I am going to be there while my spouse dies of kidney cancer doctor said 12 months left could you tell me month by month what I am in for please try the best you can to explain what she will be feeling and what I could do to help tell me about how the drugs will work I just need some kind of an idea what to expect please.
Unfortunately, I am not at all qualified to answer this question. However, I wanted to take the opportunity to share a couple of resources that might help you.
First, is the American Cancer Society website which has resources for cancer patients, their families and their caregivers. The following link will lead you directly to one of their resources pages:
American Cancer Society Resources
Then, I wanted to direct you to the Hospice Foundation of America website which has wonderful information about end-of-life care and grief. Hospice care is truly amazing both for the person at end-of-life and their families. They have an “Ask the Experts” section and also a lot of useful articles.
Hospice Foundation of America
I’m very sorry to hear about your spouse and I hope these and other resources will help you and comfort you.
What do I do to get on with my life after my husband of 52 years passed away? It has been over 4 yrs & I hate my life the way it is..
I’m so sorry for your loss, not just the loss of your husband but also the loss of the life you had. If there’s one thing I’ve learned about grieving, its that it is never as simple as just missing the person you’ve lost. As social beings, we build our lives around other people and none so profoundly as our spouses and our children. So what happens when the person we knew the best, the person we have framed our life around, leaves us?
Grief is complicated. We deal with a mix of emotions, feeling guilty when we feel good and lost when we don’t. Joan Didion wrote a book about her husband’s death entitled The Year of Magical Thinking and in it she talks about waves of grief. I never completely understood that concept until my grandmother passed away last year. I felt grief in waves (and still do). Some days I was fully functional and some days I was absolutely inconsolable, consumed with grief, drowned by it. My mother, who was the primary caregiver for my grandma, and I started going to a grief support group and it was easily both the most painful and helpful thing I’ve ever done. Hearing other people’s grief makes you see your own in a new light. Sometimes it sharpens the pain, but it also makes it impossible to see yourself as alone with your loss.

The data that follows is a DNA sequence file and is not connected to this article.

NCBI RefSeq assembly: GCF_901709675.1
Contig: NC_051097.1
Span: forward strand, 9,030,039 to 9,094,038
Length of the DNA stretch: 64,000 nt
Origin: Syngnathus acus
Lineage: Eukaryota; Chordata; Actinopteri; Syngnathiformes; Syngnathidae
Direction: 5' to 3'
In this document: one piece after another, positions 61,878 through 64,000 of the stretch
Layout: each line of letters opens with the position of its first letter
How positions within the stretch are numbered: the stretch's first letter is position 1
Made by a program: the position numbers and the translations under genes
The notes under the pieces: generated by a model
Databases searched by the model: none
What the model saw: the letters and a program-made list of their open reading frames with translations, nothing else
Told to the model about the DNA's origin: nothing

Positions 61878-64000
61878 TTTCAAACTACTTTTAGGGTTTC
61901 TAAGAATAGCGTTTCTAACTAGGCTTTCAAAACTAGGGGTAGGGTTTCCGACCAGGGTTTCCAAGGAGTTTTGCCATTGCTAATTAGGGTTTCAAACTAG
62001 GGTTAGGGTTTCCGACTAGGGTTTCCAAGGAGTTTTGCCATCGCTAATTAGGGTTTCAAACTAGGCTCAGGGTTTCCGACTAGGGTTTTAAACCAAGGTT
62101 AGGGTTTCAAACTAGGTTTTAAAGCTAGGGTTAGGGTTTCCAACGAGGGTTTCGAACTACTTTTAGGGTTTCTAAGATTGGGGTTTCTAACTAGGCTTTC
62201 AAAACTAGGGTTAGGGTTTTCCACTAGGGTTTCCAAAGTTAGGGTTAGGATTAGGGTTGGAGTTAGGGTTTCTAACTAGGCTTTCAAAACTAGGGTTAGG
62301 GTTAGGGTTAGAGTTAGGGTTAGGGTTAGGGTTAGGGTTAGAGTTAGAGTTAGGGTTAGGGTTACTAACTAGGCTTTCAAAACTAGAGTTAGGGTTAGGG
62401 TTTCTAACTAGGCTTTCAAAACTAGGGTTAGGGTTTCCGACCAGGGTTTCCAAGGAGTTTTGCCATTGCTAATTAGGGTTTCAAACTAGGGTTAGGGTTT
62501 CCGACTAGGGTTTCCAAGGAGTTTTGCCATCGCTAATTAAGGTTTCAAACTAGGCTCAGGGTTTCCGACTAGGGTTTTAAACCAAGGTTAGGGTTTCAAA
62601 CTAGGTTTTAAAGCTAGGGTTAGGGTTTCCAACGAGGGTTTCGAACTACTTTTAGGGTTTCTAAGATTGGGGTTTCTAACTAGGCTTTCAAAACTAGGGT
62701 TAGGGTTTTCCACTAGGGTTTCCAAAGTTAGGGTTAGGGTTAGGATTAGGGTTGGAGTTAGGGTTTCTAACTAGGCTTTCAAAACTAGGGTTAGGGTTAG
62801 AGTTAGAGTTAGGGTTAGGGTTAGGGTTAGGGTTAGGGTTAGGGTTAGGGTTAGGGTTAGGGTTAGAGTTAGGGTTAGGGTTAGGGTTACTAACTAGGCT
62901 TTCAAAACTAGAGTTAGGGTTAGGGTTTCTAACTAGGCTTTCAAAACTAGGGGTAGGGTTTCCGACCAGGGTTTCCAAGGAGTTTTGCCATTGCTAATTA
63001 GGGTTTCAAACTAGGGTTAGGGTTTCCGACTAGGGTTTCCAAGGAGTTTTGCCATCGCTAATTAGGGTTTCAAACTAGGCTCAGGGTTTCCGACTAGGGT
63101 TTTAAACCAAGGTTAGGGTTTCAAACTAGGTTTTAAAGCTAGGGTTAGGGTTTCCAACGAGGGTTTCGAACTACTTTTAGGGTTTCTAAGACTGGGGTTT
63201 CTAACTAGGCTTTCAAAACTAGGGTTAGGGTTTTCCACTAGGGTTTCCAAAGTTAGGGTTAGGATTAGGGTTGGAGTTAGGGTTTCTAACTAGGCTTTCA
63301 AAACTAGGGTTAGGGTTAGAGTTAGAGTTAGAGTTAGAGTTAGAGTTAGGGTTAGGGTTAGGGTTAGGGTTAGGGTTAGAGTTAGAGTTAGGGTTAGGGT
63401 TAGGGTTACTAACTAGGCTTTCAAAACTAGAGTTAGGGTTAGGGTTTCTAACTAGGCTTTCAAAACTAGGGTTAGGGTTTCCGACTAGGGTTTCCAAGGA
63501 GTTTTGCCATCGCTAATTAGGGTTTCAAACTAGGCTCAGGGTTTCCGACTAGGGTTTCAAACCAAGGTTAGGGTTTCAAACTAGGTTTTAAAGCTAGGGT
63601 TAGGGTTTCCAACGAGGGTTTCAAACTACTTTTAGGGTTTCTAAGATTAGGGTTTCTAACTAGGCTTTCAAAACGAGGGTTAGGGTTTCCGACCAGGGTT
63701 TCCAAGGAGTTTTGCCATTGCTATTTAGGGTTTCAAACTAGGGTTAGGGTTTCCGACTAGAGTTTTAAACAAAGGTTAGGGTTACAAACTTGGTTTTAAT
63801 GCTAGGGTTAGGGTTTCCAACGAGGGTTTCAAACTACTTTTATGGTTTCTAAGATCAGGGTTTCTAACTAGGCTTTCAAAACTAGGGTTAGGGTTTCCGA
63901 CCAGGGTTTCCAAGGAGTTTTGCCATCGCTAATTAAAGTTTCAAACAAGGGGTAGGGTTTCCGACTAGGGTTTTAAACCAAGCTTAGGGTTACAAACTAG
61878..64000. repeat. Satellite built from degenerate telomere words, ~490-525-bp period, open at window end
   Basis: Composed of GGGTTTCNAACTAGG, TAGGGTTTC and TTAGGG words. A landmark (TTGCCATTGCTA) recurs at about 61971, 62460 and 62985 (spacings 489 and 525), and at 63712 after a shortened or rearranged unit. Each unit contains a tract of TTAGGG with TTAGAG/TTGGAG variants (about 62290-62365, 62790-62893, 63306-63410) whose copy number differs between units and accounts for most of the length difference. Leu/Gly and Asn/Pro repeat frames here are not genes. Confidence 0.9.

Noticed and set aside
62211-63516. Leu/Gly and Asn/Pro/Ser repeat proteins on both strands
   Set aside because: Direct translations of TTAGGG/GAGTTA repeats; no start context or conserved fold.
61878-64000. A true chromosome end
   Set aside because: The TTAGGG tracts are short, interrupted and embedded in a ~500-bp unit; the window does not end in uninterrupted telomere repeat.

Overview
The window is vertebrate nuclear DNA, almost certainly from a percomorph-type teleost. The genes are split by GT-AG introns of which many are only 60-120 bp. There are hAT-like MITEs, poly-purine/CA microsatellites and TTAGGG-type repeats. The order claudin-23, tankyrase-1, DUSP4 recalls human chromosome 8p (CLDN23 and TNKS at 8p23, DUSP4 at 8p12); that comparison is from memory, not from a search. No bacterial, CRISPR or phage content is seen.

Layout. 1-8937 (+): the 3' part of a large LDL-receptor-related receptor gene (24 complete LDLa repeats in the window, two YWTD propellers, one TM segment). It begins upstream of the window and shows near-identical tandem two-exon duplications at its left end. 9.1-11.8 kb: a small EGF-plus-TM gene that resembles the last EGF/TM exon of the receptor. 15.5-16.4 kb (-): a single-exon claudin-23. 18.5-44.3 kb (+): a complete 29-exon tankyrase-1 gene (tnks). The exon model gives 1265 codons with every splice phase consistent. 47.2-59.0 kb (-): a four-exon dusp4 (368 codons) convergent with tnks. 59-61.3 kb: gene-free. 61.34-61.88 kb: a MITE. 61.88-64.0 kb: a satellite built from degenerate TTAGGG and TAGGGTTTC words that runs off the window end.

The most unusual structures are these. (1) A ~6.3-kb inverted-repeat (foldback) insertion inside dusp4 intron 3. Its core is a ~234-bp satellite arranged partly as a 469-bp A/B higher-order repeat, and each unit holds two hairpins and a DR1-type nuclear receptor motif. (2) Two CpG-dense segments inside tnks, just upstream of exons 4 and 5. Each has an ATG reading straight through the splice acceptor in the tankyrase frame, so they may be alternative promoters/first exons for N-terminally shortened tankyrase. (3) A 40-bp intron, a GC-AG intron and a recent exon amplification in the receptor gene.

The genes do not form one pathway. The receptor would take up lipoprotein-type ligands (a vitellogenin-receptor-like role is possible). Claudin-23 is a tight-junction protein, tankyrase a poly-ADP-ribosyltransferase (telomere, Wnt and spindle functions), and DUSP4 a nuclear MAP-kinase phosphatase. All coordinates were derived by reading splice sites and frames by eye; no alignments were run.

After 52 years of marriage, its not surprising that you are struggling. It’s not easy. You are faced with the task of redefining yourself without your husband as context. What you do next depends a lot on you as a person. But don’t let anyone talk you out of your grief. You own it. It is yours and it is a necessary part of your healing. People sometimes think we should “just get over it” but grieving is a process unique to every individual. Instead, I would suggest that you find a grief support group in your town and start talking about how you are feeling, the good and the bad. Talk about the things that you hate about your life and also the things you love. Use the time to think about how you like to spend your time, the type of people you like to be around and don’t be afraid to think big. Is there anything you’ve always wanted to do?
Instead of trying to put your grief aside, embrace it as part of your journey. The road ahead is full of change and change can be scary and difficult, at any age and in any situation. But the fact that you are reaching out to me, tells me you are ready to start heading in a new direction. You can re-envision your life, and, while you can’t go back, you can make moving forward full of possibility.
My heart is with you and I hope you will reach out again as you work through this process. I’m here to listen, anytime.
Don't be shy! Say what's on your mind and get a good dose of perspective in return.